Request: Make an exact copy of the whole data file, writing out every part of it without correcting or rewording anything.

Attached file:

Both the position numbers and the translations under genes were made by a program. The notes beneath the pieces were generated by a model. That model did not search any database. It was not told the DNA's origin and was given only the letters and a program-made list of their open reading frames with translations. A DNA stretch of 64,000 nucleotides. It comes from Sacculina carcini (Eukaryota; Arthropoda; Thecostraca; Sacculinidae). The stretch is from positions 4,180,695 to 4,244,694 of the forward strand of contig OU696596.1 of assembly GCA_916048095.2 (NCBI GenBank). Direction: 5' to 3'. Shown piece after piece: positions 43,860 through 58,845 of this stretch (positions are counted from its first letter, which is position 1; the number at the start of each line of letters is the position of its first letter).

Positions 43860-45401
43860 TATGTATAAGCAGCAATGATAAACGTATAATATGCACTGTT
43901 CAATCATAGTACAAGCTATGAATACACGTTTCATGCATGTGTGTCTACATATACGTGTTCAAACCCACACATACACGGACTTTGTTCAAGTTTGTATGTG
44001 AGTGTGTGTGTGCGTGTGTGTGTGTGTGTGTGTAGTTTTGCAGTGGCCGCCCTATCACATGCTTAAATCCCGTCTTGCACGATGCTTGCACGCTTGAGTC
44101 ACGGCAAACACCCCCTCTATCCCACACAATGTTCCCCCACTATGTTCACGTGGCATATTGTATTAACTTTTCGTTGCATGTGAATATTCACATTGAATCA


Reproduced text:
Both the position numbers and the translations under genes were made by a program. The notes beneath the pieces were generated by a model. That model did not search any database. It was not told the DNA's origin and was given only the letters and a program-made list of their open reading frames with translations. A DNA stretch of 64,000 nucleotides. It comes from Sacculina carcini (Eukaryota; Arthropoda; Thecostraca; Sacculinidae). The stretch is from positions 4,180,695 to 4,244,694 of the forward strand of contig OU696596.1 of assembly GCA_916048095.2 (NCBI GenBank). Direction: 5' to 3'. Shown piece after piece: positions 43,860 through 58,845 of this stretch (positions are counted from its first letter, which is position 1; the number at the start of each line of letters is the position of its first letter).

Positions 43860-45401
43860 TATGTATAAGCAGCAATGATAAACGTATAATATGCACTGTT
43901 CAATCATAGTACAAGCTATGAATACACGTTTCATGCATGTGTGTCTACATATACGTGTTCAAACCCACACATACACGGACTTTGTTCAAGTTTGTATGTG
44001 AGTGTGTGTGTGCGTGTGTGTGTGTGTGTGTGTAGTTTTGCAGTGGCCGCCCTATCACATGCTTAAATCCCGTCTTGCACGATGCTTGCACGCTTGAGTC
44101 ACGGCAAACACCCCCTCTATCCCACACAATGTTCCCCCACTATGTTCACGTGGCATATTGTATTAACTTTTCGTTGCATGTGAATATTCACATTGAATCA